Sexual Selection: Its Possible Contribution to Recent Human Evolution
Published Online: 15 NOV 2010
Copyright © 2001 John Wiley & Sons, Ltd. All rights reserved.
How to Cite
Richards, R. A. 2010. Sexual Selection: Its Possible Contribution to Recent Human Evolution. eLS. .
- Published Online: 15 NOV 2010
Darwin's appeal to sexual selection in his Descent of Man was motivated by the need to explain traits not obviously of survival value – sexually dimorphic and ornamental traits. After Darwin, there was little interest in sexual selection until the 1970s. Since then there has been much progress due to first, what we now know about sexual reproduction and human evolution in general; second, theoretical developments related to runaway processes, parental investment, mating systems and sexual conflicts and cooperation; third, new empirical data about actual mating preferences in humans and closely related species. Three issues have motivated the debates about sexual selection: the explanatory scope of sexual selection; the nature and existence of sexual selection; the relation between natural survival selection and sexual selection. One recent approach combines survival and sexual selection in the idea that many distinctively human capacities and behaviour are the products of sexual selection on fitness indicators.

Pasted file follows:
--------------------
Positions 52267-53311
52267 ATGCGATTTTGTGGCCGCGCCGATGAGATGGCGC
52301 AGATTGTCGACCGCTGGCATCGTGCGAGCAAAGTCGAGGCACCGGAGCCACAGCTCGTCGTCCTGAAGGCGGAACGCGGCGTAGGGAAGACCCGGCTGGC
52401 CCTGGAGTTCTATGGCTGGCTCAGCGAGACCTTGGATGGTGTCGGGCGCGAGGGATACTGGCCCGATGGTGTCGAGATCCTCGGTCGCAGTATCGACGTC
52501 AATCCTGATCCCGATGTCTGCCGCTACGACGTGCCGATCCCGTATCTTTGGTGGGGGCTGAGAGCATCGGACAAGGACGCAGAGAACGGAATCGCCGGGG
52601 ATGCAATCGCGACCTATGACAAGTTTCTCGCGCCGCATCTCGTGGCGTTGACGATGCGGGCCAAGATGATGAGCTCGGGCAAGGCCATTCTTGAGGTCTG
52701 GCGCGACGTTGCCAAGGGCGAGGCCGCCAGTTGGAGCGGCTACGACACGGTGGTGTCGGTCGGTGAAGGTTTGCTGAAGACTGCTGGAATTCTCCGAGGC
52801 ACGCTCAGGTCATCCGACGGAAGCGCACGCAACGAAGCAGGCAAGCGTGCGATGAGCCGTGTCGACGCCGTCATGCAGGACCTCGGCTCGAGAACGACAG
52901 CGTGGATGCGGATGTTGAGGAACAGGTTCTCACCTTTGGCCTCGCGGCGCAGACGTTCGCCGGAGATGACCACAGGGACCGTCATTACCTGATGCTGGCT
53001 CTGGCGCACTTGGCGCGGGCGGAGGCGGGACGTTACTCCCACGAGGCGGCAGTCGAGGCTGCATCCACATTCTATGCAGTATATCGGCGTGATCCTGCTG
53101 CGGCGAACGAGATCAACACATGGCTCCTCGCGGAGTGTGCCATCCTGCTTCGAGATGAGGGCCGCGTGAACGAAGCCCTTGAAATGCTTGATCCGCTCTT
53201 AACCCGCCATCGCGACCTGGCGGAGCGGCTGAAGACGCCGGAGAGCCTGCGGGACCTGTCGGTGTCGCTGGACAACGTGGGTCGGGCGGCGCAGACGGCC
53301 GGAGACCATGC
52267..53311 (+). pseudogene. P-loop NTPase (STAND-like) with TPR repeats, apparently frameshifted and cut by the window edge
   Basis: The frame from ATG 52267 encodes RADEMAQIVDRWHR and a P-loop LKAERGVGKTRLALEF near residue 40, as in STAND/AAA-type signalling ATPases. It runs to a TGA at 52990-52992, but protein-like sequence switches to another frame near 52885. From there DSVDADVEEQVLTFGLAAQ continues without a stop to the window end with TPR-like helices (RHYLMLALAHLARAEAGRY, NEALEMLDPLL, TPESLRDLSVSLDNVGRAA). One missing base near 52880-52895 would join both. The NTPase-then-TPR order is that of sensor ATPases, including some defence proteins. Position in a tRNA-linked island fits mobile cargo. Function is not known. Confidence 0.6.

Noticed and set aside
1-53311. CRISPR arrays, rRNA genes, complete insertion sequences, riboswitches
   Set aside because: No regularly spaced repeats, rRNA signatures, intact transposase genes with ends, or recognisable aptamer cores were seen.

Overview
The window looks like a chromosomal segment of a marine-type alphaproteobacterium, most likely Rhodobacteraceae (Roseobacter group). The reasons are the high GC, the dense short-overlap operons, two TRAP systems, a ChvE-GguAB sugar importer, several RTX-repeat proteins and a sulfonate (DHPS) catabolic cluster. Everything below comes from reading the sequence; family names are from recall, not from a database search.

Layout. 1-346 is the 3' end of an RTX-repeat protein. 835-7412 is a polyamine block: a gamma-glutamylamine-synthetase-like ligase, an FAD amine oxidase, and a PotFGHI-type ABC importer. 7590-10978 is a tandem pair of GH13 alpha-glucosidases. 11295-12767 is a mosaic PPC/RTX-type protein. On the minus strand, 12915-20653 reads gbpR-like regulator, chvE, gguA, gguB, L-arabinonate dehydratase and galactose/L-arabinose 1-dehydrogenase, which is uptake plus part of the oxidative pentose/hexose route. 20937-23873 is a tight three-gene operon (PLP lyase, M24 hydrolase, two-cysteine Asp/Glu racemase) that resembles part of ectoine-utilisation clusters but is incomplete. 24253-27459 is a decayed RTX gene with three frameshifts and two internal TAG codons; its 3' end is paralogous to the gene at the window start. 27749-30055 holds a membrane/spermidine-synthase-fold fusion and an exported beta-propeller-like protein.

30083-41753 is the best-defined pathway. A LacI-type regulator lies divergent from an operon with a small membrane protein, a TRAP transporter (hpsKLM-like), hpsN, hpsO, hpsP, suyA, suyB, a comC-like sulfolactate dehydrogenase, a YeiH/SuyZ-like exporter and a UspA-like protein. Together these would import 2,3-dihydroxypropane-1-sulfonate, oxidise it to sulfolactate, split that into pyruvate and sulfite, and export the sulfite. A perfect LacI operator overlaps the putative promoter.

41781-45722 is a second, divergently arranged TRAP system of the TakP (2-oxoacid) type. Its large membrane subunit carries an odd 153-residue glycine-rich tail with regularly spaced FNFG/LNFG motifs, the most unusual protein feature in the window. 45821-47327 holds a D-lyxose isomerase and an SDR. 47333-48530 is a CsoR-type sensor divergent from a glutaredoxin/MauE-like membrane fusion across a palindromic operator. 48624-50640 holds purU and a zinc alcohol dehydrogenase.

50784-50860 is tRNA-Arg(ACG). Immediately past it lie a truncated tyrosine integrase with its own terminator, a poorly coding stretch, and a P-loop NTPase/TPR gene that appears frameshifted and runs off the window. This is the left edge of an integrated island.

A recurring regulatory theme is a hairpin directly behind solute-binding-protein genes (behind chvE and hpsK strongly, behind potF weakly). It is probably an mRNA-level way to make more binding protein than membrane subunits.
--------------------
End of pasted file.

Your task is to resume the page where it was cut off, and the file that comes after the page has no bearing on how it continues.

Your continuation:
The explanatory scope of a theory or hypothesis is the range of phenomena it can potentially explain.
Human fitness indicators are those traits that are possible only in highly fit individuals, and are therefore indicative of high fitness.
Parental investment is the amount of resources a parent devotes to the production and care of offspring, in development from the generation of gametes to birth, and to the feeding, education and support of offspring.
Sexual selection is a result of the struggle to reproduce, and is to be distinguished from natural selection and the struggle to survive.
Surplus abilities in humans are those abilities not obviously explainable in terms of natural survival selection and advantages for survival, such as we see in advanced mathematics, poetry, dancing, music and more.
- sexual selection;
- sexual reproduction;
- natural selection;
- sexual dimorphism;
- human evolution